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Martin Booth

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Martin Booth
Born(1944-09-07)7 September 1944
Lancashire, England, United Kingdom
Died12 February 2004(2004-02-12) (aged 59)
Stoodleigh, Devon, England, United Kingdom
EducationMiddlesex University
Years active1967–2004

Martin Booth (7 September 1944 – 12 February 2004) was an English novelist and poet. He also worked as a teacher and screenwriter, and was the founder of the Sceptre Press.

Early life[edit]

Martin Booth was born in Lancashire England,[citation needed] the son of Joyce and Ken Booth, the latter of which was a Royal Navy civil servant.[1] Martin has said that his parents had a difficult marriage, as his father was stern, pompous, and humourless, while his mother was adventurous, witty, and sociable.[1] The family moved to Hong Kong in May 1952, where his father was stationed for a three-year tour as a grocery supplier to the British Navy.[1][2] In his memoir “Gweilo: A memoir of a Hong Kong Childhood” Booth recalls that the streets of Hong Kong were safe, and he would explore the city alone as a child.[1] He encountered things he was unfamiliar with: dogs hung in a butcher shop, an impoverished family living in a packing crate, and a Russian refugee who claimed to be the missing Russian princess Anastasia.[1] People would touch his blond hair for good luck.[1] He and his mother also learned Cantonese.[2] He attended Kowloon Junior School, the Peak School, then King George V School, and left in 1964.

From 1965 to 1968 he attended Trent Park College of Education in Cockfosters, North London, part of what is now Middlesex University. His main subject was science, and he obtained the Certificate of Education.


In England, Booth worked as a truck driver, legal clerk, wine steward, and English teacher (in Rushden).[3][4] He also taught English at Castle School, Taunton.

In 1974 Booth was Poetry Editor of Fuller d'Arch Smith, founded by Timothy d'Arch Smith and Jean Overton Fuller. He had recently bought a house in Knotting in North Bedfordshire, and was instrumental in finding Fuller a house in Wymington which also became the registered office of the company.[4]

Booth first made his name as a poet and as a publisher by producing elegant volumes by British and American poets, including slim volumes of work by Sylvia Plath and Ted Hughes. His own books of verse include The Knotting Sequence (1977), featuring the character Cnot who founded the hamlet Knotting.[5] The book was named for the village in which Booth was living at the time.[citation needed] The book features a series of lyrics in which he seeks links between the present and the Saxon past, and the man called Knot who gave his name to the village. Booth also accumulated a library of contemporary verse, which allowed him to produce anthologies and lectures.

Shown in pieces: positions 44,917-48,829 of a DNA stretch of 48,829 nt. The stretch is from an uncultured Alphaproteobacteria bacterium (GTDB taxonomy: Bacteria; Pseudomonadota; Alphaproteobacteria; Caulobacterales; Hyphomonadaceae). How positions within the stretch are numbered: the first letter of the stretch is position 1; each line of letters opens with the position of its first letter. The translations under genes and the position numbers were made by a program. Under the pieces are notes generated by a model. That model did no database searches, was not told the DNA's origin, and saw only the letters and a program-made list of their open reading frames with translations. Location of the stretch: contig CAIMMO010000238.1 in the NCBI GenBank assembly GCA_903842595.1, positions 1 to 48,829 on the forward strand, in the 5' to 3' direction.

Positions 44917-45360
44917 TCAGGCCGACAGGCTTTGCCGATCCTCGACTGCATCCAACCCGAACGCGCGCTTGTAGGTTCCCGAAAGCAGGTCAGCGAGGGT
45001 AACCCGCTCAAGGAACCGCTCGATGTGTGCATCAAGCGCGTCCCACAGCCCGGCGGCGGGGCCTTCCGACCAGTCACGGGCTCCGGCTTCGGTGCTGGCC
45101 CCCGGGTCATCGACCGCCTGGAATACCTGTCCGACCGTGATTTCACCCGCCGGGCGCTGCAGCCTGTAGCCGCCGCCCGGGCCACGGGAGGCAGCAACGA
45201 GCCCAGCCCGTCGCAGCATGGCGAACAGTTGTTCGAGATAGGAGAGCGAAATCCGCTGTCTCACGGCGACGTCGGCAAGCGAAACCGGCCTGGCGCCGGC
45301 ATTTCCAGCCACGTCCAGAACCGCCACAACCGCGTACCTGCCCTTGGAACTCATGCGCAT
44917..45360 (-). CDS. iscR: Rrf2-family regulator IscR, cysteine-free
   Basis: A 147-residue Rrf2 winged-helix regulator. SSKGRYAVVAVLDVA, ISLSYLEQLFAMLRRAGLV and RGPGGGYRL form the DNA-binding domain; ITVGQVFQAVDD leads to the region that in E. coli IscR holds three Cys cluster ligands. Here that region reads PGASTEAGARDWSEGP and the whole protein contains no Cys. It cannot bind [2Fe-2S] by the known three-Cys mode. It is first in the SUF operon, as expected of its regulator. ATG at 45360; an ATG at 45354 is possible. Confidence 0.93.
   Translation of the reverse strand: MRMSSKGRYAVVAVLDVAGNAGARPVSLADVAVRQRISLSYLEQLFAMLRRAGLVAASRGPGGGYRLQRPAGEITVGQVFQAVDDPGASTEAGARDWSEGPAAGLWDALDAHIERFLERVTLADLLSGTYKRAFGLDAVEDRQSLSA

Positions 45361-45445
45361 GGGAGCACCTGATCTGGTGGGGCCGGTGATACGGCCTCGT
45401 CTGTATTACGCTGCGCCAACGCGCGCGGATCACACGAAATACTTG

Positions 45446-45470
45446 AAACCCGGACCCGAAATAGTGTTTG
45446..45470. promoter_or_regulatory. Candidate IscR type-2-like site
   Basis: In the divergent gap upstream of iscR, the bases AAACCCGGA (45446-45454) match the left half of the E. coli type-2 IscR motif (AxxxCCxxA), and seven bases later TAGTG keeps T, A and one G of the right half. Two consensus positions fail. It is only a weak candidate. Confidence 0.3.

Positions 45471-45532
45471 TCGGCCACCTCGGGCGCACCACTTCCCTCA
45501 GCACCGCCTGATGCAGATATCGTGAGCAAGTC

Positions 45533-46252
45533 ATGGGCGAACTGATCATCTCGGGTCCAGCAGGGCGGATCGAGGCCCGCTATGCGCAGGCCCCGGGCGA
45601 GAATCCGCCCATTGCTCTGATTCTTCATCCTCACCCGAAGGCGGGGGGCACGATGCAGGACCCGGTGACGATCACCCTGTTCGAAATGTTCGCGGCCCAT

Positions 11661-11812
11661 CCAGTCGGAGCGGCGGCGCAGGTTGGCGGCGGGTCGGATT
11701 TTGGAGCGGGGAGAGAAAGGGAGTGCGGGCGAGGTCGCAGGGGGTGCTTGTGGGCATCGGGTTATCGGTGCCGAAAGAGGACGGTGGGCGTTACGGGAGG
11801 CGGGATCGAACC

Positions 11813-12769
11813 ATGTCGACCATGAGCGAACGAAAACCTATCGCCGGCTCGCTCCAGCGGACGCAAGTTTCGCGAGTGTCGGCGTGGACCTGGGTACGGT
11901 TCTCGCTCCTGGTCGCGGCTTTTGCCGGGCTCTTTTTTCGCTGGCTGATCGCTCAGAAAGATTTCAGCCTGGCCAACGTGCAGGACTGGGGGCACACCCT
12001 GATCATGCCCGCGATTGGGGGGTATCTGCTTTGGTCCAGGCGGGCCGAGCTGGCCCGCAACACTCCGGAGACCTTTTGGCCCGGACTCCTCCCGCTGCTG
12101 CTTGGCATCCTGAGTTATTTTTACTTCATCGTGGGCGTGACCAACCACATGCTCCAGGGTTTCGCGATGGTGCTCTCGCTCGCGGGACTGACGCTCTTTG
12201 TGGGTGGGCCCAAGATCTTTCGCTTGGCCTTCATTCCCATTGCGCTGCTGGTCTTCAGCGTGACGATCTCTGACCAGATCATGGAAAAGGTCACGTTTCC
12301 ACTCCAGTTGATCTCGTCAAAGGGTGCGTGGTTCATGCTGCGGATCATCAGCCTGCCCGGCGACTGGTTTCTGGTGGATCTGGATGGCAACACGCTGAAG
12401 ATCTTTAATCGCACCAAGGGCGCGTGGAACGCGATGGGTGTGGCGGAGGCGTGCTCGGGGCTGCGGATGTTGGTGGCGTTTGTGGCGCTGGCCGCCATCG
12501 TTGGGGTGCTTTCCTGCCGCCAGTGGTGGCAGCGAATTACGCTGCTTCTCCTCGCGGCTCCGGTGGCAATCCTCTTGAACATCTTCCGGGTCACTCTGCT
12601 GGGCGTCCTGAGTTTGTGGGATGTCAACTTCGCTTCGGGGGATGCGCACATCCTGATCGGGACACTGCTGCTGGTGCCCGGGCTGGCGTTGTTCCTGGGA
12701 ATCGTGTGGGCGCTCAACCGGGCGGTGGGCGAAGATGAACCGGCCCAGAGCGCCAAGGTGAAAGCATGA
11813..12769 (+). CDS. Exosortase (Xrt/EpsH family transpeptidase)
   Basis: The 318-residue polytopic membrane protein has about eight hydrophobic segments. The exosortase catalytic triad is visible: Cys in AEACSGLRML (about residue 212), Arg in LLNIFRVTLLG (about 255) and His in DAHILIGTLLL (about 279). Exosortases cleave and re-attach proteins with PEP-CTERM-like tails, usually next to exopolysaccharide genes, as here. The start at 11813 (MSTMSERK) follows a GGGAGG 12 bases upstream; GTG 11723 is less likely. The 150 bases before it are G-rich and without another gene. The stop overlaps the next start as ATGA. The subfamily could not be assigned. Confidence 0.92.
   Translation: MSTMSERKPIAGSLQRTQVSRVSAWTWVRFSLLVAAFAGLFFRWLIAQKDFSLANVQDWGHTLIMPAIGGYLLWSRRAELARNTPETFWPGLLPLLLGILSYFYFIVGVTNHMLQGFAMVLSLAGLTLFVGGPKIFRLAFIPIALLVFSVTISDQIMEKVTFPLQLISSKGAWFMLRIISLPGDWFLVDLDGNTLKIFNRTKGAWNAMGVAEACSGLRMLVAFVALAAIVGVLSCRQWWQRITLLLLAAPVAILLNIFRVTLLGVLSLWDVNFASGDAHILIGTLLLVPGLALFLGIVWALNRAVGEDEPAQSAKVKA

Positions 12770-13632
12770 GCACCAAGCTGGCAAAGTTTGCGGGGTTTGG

In the late 1970s Booth turned mainly to writing fiction. His first successful novel, Hiroshima Joe, was published in 1985. The book is based on what he heard from a man he met as a boy in Hong Kong and contains passages set in that city during the Second World War.

Booth was a veteran traveller who retained an enthusiasm for flying, also expressed in his poems, such as "Kent Says" and In Killing the Moscs. His interest in observing and studying wildlife resulted in a book about Jim Corbett, a big-game hunter and expert on man-eating tigers.

Many of Booth's works were linked to the British imperial past in China, Hong Kong and Central Asia. Booth was also fond of the United States, where he had many poet friends, and of Italy, which features in many of his later poems and in his novel A Very Private Gentleman (1990).

Booth's novel Industry of Souls was shortlisted for the 1998 Booker Prize.[6]

If truth be told, I never really left Hong Kong[1]

Booth died of cancer in Devon[7] in 2004, shortly after completing Gweilo, a memoir of his Hong Kong childhood written for his own children.[1]